If you’ve been following the news lately, you’ve probably heard stories like Realtors fielding offers as high as $1M above asking price and 3 signs another housing bubble is looming in the US.
The COVID-19 pandemic has really caused something unthinkable: Eliminating affordable housing while making it even more difficult for renters to catch up to rising rent payments.
This phenomenon begs the question: Is traditional housing option the only path to home ownership? Do we have to work our entire lives only to tie ourselves to a 30-year mortgage?
Tiny house movement tries to address these questions and provides practical solutions to these problems. Let’s take a look at what it has to offer.
The tiny house movement is a social movement that advocates simple living that revolves around a small home.
Instead of putting emphasis on materialistic possessions and owning larger homes, people who enter this movement seek to save money, reduce their environmental footprint and/or spend more time on things that matter to them the most.
According to the 2018 International Residential Code, a tiny house is a dwelling unit with a maximum of 400 sq ft of floor area, excluding lofts.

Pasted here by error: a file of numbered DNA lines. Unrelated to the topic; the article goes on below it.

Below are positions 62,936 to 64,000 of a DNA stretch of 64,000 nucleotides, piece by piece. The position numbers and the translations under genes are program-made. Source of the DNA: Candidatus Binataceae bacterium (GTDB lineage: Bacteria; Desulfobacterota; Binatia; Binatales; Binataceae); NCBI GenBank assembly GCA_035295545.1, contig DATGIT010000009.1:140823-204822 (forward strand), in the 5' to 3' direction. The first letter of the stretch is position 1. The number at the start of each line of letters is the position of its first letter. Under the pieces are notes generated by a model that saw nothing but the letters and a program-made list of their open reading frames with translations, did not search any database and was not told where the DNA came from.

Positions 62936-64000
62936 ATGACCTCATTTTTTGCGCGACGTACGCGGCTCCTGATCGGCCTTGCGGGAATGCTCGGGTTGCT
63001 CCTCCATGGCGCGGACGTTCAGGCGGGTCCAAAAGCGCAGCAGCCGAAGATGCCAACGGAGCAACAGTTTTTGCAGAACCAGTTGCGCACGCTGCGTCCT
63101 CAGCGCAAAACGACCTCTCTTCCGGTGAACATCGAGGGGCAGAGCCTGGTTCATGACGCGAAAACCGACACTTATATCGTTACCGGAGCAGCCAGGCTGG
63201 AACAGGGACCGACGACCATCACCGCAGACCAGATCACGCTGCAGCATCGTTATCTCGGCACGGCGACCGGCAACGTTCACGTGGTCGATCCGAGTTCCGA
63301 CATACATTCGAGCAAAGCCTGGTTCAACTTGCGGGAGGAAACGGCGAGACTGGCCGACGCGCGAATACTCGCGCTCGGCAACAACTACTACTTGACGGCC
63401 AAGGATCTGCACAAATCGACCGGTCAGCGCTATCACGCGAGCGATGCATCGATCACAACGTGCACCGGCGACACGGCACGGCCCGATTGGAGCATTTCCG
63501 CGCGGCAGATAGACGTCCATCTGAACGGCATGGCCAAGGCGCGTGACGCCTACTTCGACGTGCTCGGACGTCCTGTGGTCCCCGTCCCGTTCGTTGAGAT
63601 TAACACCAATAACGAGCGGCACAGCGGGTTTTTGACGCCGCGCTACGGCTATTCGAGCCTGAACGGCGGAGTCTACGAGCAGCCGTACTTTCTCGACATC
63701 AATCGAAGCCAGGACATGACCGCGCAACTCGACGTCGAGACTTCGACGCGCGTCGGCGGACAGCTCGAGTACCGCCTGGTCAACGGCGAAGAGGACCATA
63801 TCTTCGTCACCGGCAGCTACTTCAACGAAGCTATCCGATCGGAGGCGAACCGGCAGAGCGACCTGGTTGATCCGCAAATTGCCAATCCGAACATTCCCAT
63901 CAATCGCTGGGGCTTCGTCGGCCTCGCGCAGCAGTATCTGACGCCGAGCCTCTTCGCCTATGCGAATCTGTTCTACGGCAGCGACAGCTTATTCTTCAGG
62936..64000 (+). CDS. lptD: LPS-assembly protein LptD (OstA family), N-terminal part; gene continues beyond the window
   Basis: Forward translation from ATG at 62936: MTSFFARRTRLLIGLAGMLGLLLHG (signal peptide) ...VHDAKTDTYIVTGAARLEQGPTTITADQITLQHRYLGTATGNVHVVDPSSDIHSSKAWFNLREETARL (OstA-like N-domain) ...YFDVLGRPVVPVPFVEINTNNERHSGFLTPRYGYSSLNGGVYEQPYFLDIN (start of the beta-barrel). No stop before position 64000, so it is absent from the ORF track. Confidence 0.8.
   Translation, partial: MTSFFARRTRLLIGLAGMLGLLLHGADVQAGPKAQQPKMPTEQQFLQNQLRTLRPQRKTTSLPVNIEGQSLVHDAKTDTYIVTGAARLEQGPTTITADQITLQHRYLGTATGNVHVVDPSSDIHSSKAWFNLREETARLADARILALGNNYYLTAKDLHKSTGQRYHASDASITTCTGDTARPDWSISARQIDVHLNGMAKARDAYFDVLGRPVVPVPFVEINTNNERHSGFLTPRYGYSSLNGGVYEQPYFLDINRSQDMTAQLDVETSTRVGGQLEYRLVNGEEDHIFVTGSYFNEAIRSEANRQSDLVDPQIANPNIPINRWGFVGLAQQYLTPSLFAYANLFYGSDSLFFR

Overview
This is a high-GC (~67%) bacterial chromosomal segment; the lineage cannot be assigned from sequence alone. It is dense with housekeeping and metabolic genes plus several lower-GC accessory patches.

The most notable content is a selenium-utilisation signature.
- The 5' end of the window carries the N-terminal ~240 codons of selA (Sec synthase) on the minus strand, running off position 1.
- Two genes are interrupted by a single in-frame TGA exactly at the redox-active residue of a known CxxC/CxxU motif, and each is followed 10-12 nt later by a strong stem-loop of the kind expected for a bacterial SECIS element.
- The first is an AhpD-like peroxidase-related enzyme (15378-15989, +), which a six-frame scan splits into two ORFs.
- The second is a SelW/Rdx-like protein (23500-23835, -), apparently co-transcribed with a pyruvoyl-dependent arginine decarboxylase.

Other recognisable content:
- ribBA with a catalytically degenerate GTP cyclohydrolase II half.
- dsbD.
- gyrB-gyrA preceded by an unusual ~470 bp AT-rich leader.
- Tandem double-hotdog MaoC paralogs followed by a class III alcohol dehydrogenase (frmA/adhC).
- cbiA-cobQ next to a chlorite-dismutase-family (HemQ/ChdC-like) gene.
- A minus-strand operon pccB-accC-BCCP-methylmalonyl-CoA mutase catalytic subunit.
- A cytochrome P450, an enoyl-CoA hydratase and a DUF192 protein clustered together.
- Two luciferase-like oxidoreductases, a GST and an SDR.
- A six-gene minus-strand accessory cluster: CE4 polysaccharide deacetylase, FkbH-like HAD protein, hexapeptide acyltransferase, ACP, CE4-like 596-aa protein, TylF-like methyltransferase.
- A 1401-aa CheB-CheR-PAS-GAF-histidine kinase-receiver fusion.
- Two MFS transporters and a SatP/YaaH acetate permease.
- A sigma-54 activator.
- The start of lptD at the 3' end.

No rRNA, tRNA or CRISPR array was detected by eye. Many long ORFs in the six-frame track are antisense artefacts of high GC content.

Tiny homes can either be built on a foundation or built directly on a trailer. Tiny homes are typically independent structures that can be connected to a main power source.
Tiny homes are energy-efficient, moveable (if built on a trailer), and most importantly affordable. Putting a roof over your head shouldn’t cost you a fortune and tie you to a multi-year mortgage that you are enslaved to.
People join the tiny house movement for various reasons. The most popular reasons include reducing financial burden, reducing environmental footprint, and pursuing simpler living.